Pros and Considerations of Buying Right Now
Regardless of whether you are buying or renting a home, the market is tricky to navigate right now. Many of you have seen the news about rising interest rates, have been impacted by the soaring inflation rates, and are now trying to determine whether you should buy a home or wait it out. Without further ado, let’s dive into some factors you should consider when making such an important decision.
Pros of Buying:
- Instead of filling someone else’s pockets, you are investing in your own property and will build equity over time. Owning a home also opens the door to options like borrowing against the home’s equity to finance other purchases in the future.
- You may be eligible for tax deductions on paid interest, property taxes, and home improvements once you file each year.
- Outside of homeowner’s association rules (if this applies to your home/neighborhood), you will have the freedom to make changes or upgrades to your home any which way you like. There are also no restrictions regarding pet ownership. These are often two huge pain points for renters.
- You can still take advantage of interest rates, which remain close to historic lows, even though they are beginning to rise.
- Owning a home can improve your credit in the long run (keep in mind it may dip once you take out the initial loan.) As you pay your mortgage on time, your credit score may steadily increase. Of course, this depends on a variety of other factors.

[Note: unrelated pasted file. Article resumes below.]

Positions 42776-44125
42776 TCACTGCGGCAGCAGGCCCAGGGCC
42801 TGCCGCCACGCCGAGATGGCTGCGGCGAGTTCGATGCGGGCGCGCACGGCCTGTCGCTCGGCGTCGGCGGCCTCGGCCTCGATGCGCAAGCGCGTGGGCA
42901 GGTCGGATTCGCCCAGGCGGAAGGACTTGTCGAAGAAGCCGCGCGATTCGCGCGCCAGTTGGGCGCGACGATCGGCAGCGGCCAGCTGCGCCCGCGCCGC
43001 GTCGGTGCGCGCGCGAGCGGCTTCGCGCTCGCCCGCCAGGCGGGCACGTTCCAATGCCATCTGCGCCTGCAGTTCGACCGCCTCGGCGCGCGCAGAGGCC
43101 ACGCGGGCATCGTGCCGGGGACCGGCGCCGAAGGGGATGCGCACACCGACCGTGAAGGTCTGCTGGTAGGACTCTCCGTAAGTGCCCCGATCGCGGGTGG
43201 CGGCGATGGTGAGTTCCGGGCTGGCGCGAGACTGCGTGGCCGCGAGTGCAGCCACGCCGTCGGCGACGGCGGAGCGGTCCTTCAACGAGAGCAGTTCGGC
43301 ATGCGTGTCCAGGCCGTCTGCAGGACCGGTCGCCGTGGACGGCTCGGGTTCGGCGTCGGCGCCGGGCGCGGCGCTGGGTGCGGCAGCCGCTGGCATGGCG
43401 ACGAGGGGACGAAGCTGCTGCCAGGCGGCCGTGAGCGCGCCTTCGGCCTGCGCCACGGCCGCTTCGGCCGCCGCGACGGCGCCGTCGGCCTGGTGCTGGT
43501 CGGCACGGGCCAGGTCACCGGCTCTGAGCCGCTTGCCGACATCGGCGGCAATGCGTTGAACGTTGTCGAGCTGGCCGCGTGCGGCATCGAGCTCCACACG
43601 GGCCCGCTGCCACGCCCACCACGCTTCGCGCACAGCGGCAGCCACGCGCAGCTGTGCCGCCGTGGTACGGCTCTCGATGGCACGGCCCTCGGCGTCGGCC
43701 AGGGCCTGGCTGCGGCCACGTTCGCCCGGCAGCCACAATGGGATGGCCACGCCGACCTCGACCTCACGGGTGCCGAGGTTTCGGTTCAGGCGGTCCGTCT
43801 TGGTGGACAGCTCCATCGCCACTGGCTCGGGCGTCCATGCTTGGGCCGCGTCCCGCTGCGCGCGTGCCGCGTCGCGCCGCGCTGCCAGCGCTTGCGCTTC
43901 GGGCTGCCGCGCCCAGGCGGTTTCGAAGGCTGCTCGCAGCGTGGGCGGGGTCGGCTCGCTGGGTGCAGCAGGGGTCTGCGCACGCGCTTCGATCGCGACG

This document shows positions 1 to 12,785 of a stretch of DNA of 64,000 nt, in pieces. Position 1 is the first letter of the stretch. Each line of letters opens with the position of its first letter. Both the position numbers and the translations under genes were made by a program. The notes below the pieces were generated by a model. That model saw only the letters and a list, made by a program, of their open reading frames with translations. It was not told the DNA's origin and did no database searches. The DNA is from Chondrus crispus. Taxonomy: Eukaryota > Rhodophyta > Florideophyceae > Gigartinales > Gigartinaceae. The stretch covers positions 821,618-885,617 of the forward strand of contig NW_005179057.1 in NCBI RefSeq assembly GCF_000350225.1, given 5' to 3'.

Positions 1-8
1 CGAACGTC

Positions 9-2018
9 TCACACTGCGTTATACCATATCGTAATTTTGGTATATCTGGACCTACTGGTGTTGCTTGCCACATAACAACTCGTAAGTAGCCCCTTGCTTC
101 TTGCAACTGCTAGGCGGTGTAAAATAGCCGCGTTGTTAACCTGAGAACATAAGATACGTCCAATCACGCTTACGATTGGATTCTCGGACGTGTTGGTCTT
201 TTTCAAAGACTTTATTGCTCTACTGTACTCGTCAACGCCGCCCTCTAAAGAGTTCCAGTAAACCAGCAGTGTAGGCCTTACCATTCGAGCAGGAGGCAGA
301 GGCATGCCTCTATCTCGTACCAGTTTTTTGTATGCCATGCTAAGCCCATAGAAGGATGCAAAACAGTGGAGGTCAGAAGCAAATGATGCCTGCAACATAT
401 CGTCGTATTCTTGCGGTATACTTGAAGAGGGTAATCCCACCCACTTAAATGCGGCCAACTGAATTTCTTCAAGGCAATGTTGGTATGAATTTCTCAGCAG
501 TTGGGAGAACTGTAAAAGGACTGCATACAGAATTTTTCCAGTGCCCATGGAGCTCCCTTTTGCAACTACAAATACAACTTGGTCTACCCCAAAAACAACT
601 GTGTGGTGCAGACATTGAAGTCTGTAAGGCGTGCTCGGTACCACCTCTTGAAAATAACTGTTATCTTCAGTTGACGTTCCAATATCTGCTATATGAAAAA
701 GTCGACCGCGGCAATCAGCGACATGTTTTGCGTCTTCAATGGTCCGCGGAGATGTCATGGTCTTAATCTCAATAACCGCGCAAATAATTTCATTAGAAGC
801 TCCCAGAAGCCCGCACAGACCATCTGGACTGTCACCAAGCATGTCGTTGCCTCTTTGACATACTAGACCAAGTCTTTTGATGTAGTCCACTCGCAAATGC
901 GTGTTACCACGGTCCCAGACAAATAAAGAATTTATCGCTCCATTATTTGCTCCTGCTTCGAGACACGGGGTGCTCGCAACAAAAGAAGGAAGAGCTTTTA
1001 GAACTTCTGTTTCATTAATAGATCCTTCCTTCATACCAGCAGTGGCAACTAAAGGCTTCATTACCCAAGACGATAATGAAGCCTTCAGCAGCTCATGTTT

- According to the U.S. Census, homeowners are four times less likely to move each year compared to renters. Additionally, according to the National Association of REALTORS®, communities with residents who plan to stay in their homes for years to come often have stronger social ties around their community.
- Once your home is paid off, you will have the ability to pass it down to a loved one if that’s in your plans.
- You should consider upfront expenses like down payments as well as closing costs
–typically 3-6% of the total loan–such as the appraisal, underwriting fee, and even property taxes paid during closing. While a 20% down payment used to be a barrier to some buyers, there are plenty of ways to quality for a mortgage with much less down nowadays. Some government-backed programs can also provide the ability to purchase a home with little to no money down. Just keep in mind that the lower your down payment is, the higher your monthly mortgage insurance payments and interest rate will be.
- Remember that your mortgage and other monthly payments can fluctuate. Property taxes can change based on the market while homeowner’s insurance may increase if there are natural disasters like widespread wildfires or an earthquake.
- You will need to factor in costs for utilities, home maintenance and repairs, insurance, and HOA fees (if applicable).
- If you are planning to relocate and need to sell your home down the road, you lose the flexibility to just pick up and move.
Homeownership is an incredibly involved but rewarding journey. It continues to be an honor to help my clients navigate the home buying and selling process, regardless of whether it’s their first time or their third. If you have questions, I would love to meet with you to discuss your options.